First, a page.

Nowadays, their feat is universally applauded; but back then they were insulted, screamed at, spitted at. The same Olympic Committee that hadn’t opposed to Nazi salutes during the Berlin games in 1936 decided to kick the two African American athletes out of the Olympic village and of the games. When they got back home, Time magazine, which now devotes all sorts of nostalgic pieces to them, mocked them with the headline: “Angrier, Nastier, Uglier.”

The truly beautiful thing, apart from the gesture, resides as usual in the almost invisible anecdote. If you pay close attention to the John Dominis photograph that would go down in history, Smith raises the right fist and Carlos, the left one. This wasn’t related to their political options or ideological lines. It was simply that John Carlos, that kid that had chased Malcolm X in the streets of their hood when he was a teenager had forgotten his gloves, so he borrowed one from the champion. In that too they were like brothers.

John Carlos, the most brilliant bronze medal in the history of the games, would become history by being part of the black power movement despite his father being Cuban. At the end of the sixties, black and Latin teenage gangs still hated each other and fought against each other without stopping to think who was really exploiting them all.

At he time, the streets of New York were the set for thousands of mythical tales. Bands had their own logotypes and colours that they painted or sew on their denim jackets, and one couldn’t go through enemy territory with their war uniform on. In South Bronx, the most prominent band were Ghetto Brothers, a gang set up by the Meléndez brothers and lead by Benjamín, a teenager who as kid wanted to hide his Puertorrican origins but at the time had strong links to his country’s nationalist movement. In one of the many street fights and settling of scores, a certain Black Benjy, an important member of his band, lost his life in 1971 trying to pacify an area.

Benji Meléndez could have moved thousands of followers to action seeking revenge, but he wanted to change his tactics. On December 8th, 1971 he called a peace meeting in Hoe Avenue that most of the island’s gangs would attend. The leaders of each gang joined heated arguments. There was, for instance, Afrika Bambaataa at fourteen (for his connections with Los Chunguitos and between black and gypsy culture, see previous instalments of this saga). The thing is that from this peak meeting came a ceasefire between the south of the Bronx and Manhattan that not only changed (for a while) the history of ultraviolent teenage gangs, but also the course of music. Many of those street gangs formed their own music bands to fight the same fights but through dances or records. That’s where many aspects from hip hop culture come. The Ghetto Brothers even recorded a precious and very inspired albumPower-Fuerza, although there thing wasn’t so much rap as Anglo-Saxon pop with perfect melodies combined with hot rhythms and disjointed though charming Latin soul. Benjamin would leave his won gang years later to discover he was of Jewish origins. And so he’d begin other more metaphysical battles. But that rival gang meeting would go down in the secret history of New York streets.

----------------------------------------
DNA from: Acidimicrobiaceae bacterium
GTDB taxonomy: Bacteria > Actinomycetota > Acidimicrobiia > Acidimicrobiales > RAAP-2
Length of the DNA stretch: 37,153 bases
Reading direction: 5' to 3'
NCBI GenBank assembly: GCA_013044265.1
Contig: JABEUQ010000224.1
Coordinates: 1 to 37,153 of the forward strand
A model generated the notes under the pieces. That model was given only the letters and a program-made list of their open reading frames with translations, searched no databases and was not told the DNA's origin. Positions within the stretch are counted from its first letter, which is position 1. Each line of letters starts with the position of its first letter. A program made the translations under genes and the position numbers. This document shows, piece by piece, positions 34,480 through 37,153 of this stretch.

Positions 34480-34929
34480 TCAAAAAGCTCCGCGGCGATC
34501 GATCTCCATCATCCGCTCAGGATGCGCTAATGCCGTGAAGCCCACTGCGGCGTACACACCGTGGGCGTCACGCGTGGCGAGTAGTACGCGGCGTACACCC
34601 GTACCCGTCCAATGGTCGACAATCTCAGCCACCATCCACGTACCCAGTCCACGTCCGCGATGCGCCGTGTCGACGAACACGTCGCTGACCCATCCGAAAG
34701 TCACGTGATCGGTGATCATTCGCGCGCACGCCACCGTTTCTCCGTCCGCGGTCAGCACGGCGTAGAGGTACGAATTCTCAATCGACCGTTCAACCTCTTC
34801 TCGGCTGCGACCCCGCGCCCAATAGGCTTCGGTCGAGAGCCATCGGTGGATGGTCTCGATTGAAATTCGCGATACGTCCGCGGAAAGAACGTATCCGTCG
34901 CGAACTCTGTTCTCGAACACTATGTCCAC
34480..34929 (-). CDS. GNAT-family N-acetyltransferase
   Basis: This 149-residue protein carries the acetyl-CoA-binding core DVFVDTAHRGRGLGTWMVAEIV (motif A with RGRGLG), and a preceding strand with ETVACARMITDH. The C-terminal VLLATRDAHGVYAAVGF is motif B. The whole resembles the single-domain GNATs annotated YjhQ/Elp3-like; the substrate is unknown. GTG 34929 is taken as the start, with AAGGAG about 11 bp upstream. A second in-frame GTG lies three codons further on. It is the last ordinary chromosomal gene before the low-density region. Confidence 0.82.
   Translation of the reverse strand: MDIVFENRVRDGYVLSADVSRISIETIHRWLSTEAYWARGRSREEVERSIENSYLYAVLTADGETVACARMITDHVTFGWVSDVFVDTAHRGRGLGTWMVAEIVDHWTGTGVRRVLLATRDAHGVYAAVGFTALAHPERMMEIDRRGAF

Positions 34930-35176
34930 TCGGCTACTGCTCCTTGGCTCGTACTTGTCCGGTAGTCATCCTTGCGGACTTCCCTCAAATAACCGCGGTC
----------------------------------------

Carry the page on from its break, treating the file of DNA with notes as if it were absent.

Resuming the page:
That same conflict that was taking place down there, was also seen uptown. At the time, Afro hairdos were considered acceptable for New York’s high society. The elite had a fascination verging on hysterics towards dangerous Latinos, grape collectors and those spectacularly beautiful black activists who called themselves Black Panthers.